I love Laos. I can’t say it enough. Walk into a cafe and forget you’re in Asia. Walk back out and the cafe latte you just drank seems a continent away. It’s a total mindtrip, but a good one. There’s only been one real downside to this country, and I have history to thank for that one. Everyone knows about the Vietnam War, about the Vietcong, the threat of communism, and a few people even know that we lost the war. But nobody knows about, or at least talks about, the “Secret War,” the American involvement in the Laos Civil War. For more than half a decade, American planes dropped bombs all over eastern and southeastern Laos in an attempt to stop communist forces from expanding into the country. Thousands died in the bombings, with many more losing limbs.

Forty years later, 30 percent of the bombs are unexploded, still buried in Lao soil. These UXOs still pose a deadly threat to the Laotians who live in the eastern provinces. Laos being an an agrarian society, farming is impossible unless the land has been completely cleared of mines, a taxing and lengthy process. Children run the risk of being maimed and killed just by playing in the mountains and fields outside their small villages. Meanwhile, American kids sit in their air-conditioned classrooms, learning about hippies, civil rights and ‘Nam, completely unaware of the bombings in Laos and the constant threat posed to kids their age here.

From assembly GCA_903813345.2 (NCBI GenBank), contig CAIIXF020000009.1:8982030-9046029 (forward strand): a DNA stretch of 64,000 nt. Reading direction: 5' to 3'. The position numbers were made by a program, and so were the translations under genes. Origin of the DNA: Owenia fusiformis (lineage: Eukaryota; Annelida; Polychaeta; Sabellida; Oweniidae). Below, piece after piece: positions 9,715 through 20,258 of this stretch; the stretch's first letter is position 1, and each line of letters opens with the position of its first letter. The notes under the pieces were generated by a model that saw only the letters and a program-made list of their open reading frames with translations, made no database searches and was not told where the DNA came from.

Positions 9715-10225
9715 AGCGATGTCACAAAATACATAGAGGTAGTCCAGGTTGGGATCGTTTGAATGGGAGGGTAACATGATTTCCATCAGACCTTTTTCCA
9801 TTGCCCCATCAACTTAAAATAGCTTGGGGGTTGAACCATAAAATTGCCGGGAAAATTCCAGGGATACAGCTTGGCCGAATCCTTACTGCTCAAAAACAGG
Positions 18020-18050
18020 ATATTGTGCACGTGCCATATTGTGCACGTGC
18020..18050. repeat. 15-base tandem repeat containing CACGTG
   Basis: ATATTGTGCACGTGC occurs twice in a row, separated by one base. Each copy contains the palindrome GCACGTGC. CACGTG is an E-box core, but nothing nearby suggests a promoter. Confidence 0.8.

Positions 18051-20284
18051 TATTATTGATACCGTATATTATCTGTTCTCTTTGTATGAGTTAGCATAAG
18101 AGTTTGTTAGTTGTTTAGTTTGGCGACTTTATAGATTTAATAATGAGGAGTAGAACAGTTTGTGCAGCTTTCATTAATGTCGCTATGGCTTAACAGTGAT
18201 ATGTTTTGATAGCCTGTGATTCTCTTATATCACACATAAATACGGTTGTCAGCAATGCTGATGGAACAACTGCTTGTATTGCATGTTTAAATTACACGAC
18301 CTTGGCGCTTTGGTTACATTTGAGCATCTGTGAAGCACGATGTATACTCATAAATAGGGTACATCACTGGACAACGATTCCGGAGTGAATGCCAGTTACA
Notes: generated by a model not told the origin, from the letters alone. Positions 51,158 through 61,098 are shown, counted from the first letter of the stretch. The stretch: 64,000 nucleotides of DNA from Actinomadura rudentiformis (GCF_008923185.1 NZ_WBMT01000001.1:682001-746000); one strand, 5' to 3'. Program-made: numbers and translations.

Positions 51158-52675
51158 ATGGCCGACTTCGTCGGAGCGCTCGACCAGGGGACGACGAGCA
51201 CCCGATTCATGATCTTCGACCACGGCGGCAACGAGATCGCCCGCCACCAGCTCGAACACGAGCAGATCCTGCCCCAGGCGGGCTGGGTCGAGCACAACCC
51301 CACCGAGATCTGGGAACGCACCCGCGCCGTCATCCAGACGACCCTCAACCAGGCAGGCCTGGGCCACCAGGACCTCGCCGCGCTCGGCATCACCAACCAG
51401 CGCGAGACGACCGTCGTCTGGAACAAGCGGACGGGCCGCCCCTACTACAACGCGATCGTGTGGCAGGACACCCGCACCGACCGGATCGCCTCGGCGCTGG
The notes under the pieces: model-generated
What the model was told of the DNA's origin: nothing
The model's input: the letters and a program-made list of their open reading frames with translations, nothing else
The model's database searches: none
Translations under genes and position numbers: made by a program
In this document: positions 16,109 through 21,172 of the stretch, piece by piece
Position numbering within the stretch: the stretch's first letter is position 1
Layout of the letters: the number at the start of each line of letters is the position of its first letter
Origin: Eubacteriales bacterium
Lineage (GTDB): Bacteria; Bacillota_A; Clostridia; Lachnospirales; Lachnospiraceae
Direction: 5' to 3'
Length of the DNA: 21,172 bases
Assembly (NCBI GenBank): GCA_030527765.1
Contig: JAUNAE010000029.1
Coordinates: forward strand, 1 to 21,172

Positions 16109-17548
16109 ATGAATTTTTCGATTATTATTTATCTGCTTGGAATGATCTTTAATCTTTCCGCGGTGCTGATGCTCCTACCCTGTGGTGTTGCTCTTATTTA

On the Plain of Jars tour, we walked single- or double-file down the dirt paths. To our left and right were brick markers, signifying the safe zone. The areas beyond the safe zone have yet to be cleared of UXOs. We walked past craters the size of backyard swimming pools, the results of bombs dropped decades ago. In the mountains between Luang Prabang and Phonsavan, brown patches and absent vegatation surrounded by lush grass reminded us of the constant attacks this country endured. It was only 12 years ago that the U.S. government even admitted to bombing Laos during the war.

I’m floored by this, and you should be too. It makes me wonder what Iraq, Afghanistan and Pakistan will be like in a half-century. When my children visit the Middle East someday, what will they learn? What won’t they have been taught in American schools? Most importantly, how will history look on today and on this generation?

I do love Laos, but I’m disheartened by the constant reminder of America’s arial bombardment. Restaurants and guesthouses all over Phonsavan use uncovered missiles as decoration, fencing and even as key-holders. Each tourism office has hundreds of missles and bombs, rusted with age, on display. I’m ready for tomorrow’s destination, Cambodia, where I can learn about the wrongs of the Khmer Rouge rather than the American government.

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